Several years ago my extended family decided we needed to look at how we were spending our holidays. We decided that we were all feeling stressed by the holiday season and it was no longer a pleasure. We decided to quit giving gifts on any holiday other than the individual's birthday. For Thanksgiving, we rotate whose house we meet at. The person hosting buys and bakes the turkey, but isn't responsible for anything else. All other courses, paper products, etc. is divided up among the rest of the family according to what they consider to be their "specialty". Some of us make one particular dish well and are always requested to bring that particular dish. Everyone helps with cleanup, then we sit and visit , show each other photos from vacations, and play board games. We do the same thing for Christmas. At Christmas we only buy presents for the children and as the family has more little ones we may go to drawing names for children's presents. Trying to find the money to celebrate lavishly was becoming such a stress that the holidays were being ruined. Now that the emphasis is on the more spiritual aspects of the holidays and enjoying our family, the joy is back. We explain to friends that we want to enjoy good food and good company. It's a time to reconnect with people we love. And to count our blessings. Some years we actually do go around the circle and ask "What's right?" It's too easy to get caught up in what's wrong in our lives/ the world and forget what's good.
I can remember one year our stove was broke and we could not cook with it. The holiday looked grim. No food would be cooked in the oven. We had received a turkey form someplace. My mom had a friend cook the turkey before Thanksgiving . We were going to heat it up in the microwave to eat it. We ended up going out somewhere that day. Much to our surprise when we got home our dogs had wanted some turkey also. While we were gone the dogs opened up the refrigerator door and took the turkey out. They had most of it eaten by the time we got back. Boy were we mad!But the dogs were thankful, even if they did steal the turkey.
We put placecards at each place that read, "I'm thankful you're...". Then, before dinner, we write on each card something about that person that we're thankful for.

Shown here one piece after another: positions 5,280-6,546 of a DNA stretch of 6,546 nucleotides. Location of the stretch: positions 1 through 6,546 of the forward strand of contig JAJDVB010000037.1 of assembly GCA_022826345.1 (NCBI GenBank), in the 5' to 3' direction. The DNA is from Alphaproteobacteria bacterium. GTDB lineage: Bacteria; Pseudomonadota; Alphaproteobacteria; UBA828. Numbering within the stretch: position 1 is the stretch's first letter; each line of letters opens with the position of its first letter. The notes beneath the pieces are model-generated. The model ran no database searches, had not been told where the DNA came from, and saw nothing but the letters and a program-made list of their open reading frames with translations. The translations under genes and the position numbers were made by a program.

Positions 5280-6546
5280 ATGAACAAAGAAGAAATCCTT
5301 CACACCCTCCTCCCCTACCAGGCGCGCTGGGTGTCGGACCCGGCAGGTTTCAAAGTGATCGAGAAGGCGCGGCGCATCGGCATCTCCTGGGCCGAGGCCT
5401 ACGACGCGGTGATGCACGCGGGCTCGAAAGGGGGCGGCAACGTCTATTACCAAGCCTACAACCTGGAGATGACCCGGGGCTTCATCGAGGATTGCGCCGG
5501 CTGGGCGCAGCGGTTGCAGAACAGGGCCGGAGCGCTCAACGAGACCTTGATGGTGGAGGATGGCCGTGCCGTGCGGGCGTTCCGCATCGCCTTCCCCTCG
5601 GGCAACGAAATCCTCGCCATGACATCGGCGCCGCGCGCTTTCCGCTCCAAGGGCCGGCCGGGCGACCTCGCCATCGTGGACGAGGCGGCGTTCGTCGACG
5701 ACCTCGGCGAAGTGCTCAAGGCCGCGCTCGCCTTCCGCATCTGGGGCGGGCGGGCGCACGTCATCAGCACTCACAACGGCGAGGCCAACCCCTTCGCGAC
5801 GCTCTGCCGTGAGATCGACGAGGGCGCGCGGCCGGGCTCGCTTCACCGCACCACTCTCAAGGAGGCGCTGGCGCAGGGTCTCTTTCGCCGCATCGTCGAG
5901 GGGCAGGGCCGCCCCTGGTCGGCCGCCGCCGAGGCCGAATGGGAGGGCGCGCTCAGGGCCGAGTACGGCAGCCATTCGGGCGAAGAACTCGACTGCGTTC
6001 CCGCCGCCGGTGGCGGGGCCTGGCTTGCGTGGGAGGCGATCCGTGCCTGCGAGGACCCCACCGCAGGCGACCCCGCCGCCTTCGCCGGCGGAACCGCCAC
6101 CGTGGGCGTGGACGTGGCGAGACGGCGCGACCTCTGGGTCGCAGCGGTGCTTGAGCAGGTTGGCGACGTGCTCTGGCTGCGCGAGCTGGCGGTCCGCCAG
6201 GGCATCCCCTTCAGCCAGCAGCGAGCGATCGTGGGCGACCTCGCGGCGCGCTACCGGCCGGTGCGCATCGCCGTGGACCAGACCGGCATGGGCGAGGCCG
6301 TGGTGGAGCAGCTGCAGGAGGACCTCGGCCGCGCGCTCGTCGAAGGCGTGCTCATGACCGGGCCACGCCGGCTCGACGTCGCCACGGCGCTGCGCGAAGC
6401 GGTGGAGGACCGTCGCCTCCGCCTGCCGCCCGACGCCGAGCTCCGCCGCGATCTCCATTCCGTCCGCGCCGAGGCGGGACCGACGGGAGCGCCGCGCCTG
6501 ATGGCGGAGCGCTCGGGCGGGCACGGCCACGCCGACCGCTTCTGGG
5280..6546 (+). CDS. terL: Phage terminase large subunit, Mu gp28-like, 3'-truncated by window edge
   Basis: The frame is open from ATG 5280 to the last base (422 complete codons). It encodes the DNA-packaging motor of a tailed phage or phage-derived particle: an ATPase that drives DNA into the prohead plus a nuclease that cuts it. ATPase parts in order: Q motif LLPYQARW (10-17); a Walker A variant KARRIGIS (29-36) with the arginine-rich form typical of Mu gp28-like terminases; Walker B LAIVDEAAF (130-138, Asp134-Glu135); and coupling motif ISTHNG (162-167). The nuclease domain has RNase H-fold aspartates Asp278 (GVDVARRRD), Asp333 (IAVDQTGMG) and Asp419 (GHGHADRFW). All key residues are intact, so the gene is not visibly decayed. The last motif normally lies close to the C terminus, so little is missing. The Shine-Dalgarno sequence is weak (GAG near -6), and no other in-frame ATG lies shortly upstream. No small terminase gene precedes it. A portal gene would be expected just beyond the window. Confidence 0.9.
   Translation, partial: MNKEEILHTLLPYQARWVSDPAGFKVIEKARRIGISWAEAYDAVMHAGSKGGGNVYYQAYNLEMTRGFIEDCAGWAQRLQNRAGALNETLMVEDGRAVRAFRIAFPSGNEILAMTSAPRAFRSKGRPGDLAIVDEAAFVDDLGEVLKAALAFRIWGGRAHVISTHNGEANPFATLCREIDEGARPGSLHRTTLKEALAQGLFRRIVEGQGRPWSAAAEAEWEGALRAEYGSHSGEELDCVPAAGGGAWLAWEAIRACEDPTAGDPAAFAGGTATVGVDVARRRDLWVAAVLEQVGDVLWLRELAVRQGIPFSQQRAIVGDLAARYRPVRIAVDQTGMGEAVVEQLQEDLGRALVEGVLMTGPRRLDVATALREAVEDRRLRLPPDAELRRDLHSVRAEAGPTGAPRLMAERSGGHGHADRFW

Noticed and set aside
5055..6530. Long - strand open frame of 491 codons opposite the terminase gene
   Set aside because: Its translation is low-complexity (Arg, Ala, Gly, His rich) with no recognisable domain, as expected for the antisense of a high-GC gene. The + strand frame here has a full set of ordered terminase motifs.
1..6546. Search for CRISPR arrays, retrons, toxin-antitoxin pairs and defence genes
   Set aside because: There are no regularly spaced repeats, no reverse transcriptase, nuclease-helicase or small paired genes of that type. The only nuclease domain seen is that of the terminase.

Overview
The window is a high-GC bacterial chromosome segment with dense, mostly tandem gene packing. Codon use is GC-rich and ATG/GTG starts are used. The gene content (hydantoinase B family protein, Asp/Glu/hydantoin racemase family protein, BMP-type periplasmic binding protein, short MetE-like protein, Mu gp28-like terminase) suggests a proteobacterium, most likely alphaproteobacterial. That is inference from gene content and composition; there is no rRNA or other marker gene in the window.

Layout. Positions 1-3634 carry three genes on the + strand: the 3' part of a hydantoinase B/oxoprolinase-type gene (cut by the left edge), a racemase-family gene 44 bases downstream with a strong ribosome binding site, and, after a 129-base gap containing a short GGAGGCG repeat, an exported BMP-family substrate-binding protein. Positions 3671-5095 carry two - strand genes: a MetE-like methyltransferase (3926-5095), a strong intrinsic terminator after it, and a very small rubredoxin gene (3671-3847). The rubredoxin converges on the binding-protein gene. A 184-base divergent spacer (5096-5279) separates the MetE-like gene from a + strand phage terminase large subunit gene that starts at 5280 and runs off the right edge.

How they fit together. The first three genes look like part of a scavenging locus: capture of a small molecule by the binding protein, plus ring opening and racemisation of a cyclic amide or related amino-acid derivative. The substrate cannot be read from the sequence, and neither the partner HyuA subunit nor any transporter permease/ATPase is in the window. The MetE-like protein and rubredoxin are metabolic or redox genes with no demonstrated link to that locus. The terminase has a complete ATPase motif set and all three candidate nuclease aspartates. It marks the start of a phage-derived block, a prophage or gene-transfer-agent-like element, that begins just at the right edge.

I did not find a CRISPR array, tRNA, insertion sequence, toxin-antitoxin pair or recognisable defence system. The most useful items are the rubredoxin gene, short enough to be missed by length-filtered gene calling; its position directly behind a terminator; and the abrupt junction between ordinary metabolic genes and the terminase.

Several years ago, I decided to make my one real Thanksgiving wish a reality. I have always had this crazy idea to have Thanksgiving in the woods--(I still entertain the notion from time to time)--I mean the Pilgrims did it, didn't they?
As my list of "things to do" got longer and longer for this feat of courage, I began to realize that it really wasn't a very practical idea to lug a turkey and all the trimmings out to the woods. What I really wanted was to go camping, I guessed. So, I told the hubby and kids my plan: We would go camping on Thanksgiving and come home and have the traditional feast on the day after Thanksgiving. That way, I could use the leftovers all weekend!
At least I'm not boring! A little nuts, perhaps, but that too is appropriate for this time of the year. My 16 year old threatened to leave home if I carried through with this insanity. This was not an idle threat; he had been unhappy all year with the push and pull of blended family vs. natural dad issues. The campout happened and sure enough, the teenager packed his clothes and moved to dad's house across town.
I wish I could say that the rest of the family had a marvelous time on that Thanksgiving Day, but the shadow of the missing son only compounded our other misfortunes. It rained, it was cold, we ran out of toilet tissue, some hunters woke us up with the ringing of their shotgun blasts...we were all glad to get back home. I do think, though, it really made us appreciate our blessings the next day, when we were able to sit down together in a warm, comfortable setting and eat the feast.
A year passed before my son returned home. I never told him or anyone else, for that matter, the heartache of that first Thanksgiving without him. I hid my grief and pain all through the ensuing holiday season, and for many months after. But wounds do heal and loved ones reunite; the proof is in the pudding, as they say.
Next week, I will sit at the table with this son and his new wife, and others of my family, and we will eat the Traditional Thanksgiving Feast on the Traditional Fourth Thursday of November. And we will be grateful for each and every unique aspect of the day...like the tamales made by the Honduran mother-in-law, the bi-lingual chatter of a grandson running around proudly displaying his Hot Wheels, and even the mother who still dreams of having Thanksgiving dinner in the woods one day, I hope. At least, that beats having it at a Chinese Restaurant, I think. But that's another story for another day!